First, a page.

Instead of the ball going in, the loading lever, with it's head firmly located on top of the unmoving ball which then acts as a fulcrum, and base pin rise up out of the unlocked position, clear of the front of the frame and you, still bearing down on the loading lever, bend it at the weakest point - where the locking bolt cut-out is located. with luck [bad luck, on this occasion] you might just break it there, in which case you are futzed.

You have now bent your first base pin!

PLEASE do not try to do this unless you have a supply of unbent base pins. My replacement came from the usual on-line market for a tad under £40.
 

springfield art

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I also load my ROA using a cylinder loading press rather than risk bending the base pin. A year ago I purchased an Old Army Quick Change Kit from BeltMountain.com that easily allows removing the cylinder rather than hassling with removing/installing the OEM base pin/loading lever assembly when using my cylinder press. Belt Mountain still makes the quick change cylinder kit. Below is a snap shot of the kit. You have to ask for the kit as blued or stainless steel.

View attachment 71397
Wow! I'll order one even though I don't have a ROA yet. I have a whiz-bang cylinder for it, just waiting to see one at a sale or auction. I passed on two of them over the last 3 years or so because I had not decided I wanted one as yet! Thanks for the tip.
 

springfield art

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For those wondering how on earth you can bend the base pin while shooting, the short answer is - you can't.

But you CAN bend the base pin while loading.

Here's how to do it, if you really want to.

For one reason or another - maybe to free up a stuck cap fragment - whatever - you take the gun apart and remove the cylinder. You clear the stoppage/remove the fragment of cap [or whatever] and put it all back together again.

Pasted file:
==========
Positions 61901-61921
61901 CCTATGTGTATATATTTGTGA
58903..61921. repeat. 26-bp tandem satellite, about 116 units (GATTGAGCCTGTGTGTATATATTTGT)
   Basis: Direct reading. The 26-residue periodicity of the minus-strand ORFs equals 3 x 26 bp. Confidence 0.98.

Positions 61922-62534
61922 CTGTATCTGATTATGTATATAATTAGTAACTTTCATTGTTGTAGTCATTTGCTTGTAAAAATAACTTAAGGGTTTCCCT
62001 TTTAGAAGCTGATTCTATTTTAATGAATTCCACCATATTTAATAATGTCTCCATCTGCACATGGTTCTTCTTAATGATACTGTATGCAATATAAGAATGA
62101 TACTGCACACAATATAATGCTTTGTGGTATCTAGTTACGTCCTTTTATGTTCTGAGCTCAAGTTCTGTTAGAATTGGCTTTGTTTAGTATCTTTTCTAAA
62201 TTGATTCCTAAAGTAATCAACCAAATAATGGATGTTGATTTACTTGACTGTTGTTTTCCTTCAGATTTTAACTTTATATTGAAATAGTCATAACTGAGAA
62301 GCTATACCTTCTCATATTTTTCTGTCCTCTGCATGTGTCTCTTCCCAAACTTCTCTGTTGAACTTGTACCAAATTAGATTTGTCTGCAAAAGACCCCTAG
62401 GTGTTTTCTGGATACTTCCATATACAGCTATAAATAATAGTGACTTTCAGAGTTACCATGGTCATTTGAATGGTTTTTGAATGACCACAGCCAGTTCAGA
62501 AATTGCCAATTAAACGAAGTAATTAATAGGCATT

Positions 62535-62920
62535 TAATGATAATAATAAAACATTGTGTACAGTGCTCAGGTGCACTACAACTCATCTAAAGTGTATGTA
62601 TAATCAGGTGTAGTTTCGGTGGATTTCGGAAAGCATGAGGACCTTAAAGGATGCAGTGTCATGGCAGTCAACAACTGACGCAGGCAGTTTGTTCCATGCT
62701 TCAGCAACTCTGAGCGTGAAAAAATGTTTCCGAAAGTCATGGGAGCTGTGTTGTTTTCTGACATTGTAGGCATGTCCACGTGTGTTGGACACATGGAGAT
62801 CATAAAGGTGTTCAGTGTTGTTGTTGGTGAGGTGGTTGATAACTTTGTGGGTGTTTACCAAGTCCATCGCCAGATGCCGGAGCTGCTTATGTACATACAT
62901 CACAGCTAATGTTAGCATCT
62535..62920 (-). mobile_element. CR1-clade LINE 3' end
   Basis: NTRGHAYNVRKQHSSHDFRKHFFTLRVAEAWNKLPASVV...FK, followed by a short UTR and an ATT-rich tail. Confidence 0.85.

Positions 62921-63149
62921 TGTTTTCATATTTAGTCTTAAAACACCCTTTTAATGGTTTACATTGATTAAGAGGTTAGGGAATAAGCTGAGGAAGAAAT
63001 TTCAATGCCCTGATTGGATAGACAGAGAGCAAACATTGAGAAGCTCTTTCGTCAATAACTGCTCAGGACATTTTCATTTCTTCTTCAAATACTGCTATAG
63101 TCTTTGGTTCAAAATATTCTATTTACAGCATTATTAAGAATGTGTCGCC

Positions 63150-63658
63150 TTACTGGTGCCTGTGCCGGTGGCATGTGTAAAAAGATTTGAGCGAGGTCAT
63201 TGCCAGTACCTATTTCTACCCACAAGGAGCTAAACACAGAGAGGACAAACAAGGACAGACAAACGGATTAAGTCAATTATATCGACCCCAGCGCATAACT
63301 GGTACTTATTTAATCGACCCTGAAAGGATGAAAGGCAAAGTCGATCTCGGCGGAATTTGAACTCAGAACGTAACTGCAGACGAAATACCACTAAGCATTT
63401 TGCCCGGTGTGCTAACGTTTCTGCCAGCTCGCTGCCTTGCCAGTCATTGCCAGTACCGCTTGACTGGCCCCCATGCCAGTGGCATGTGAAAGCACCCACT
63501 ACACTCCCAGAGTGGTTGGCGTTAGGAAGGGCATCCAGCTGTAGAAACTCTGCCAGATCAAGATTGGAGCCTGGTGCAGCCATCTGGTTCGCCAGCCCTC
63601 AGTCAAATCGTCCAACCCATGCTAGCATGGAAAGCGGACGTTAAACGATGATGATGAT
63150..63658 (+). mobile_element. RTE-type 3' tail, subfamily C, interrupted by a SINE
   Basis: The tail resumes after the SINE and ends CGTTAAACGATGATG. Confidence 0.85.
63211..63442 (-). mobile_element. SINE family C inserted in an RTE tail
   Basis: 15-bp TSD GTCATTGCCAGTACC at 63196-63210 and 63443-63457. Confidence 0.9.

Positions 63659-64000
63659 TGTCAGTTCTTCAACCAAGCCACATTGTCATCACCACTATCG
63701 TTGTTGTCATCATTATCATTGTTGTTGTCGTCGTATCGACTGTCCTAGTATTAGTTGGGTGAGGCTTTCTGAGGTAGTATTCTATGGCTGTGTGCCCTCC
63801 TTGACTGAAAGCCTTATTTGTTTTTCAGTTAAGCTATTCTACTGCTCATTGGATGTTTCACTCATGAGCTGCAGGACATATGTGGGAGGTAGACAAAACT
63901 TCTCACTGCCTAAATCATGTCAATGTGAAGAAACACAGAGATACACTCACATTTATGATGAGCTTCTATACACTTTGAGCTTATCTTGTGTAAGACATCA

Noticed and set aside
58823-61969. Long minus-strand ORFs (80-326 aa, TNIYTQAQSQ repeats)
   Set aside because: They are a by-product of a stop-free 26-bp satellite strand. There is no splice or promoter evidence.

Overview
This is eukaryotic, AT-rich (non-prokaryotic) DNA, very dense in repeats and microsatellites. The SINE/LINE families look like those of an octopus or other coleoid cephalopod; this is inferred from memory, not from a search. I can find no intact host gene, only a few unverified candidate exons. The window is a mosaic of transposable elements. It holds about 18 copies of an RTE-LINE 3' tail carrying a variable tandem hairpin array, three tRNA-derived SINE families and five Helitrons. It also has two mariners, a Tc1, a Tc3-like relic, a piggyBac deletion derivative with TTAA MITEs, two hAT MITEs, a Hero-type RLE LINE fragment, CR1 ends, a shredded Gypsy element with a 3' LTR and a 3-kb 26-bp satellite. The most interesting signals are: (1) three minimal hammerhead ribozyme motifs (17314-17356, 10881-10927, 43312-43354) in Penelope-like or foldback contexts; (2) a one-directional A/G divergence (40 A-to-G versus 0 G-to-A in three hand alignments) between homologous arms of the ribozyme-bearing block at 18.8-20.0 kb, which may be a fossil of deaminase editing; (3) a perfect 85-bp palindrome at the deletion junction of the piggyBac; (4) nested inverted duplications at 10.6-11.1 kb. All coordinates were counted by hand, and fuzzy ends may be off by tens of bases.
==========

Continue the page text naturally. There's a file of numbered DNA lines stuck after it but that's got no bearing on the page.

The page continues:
Except that Joe next door talks to you, and asks to borrow your something or other. Handing it to him, you miss turning the locking bolt into position. All LOOKS fine.

Having put the gun on half-cock, you then fill up each chamber until all five/six are ready to take the ball. YMMV.

You put the ball in the chamber mouth and try to ram it into the chamber.

Instead of the ball going in, the loading lever, with it's head firmly located on top of the unmoving ball which then acts as a fulcrum, and base pin rise up out of the unlocked position, clear of the front of the frame and you, still bearing down on the loading lever, bend it at the weakest point - where the locking bolt cut-out is located. with luck [bad luck, on this occasion] you might just break it there, in which case you are futzed.

You have now bent your first base pin!

PLEASE do not try to do this unless you have a supply of unbent base pins. My replacement came from the usual on-line market for a tad under £40.
Thanks. Good information.
 

TFoley

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I've just been PM'd by a reader who is having a hard time envisaging the gist of my post, so I'll replicate the scenario - without, obviously, putting stress and strain on the gun itself.

Give me a few minutes to set it up and I'll be back, 'kay?
 

Zonie

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Thank you for the description and the photo.
This exact same thing can happen to the Spiller & Burr and the Whitney cap & ball revolvers.

From the looks of the Ruger Old Army, it is obvious they used the Whitney or the S&B as the basis for their design.
 

TFoley

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I see that you been watching Uncle Mike over on Youtube ;)


I thought that his 35gr of Swiss 3Fg was mite stout, but then at $105 here in UK for a jug I'm a mite meaner with my paper-punching loads than he is. I also noted that he waaaay overfilled the powder measure and then just blew it all away.....must be great to live in a place where you can get Swiss for $5 a pound......

Just kidding.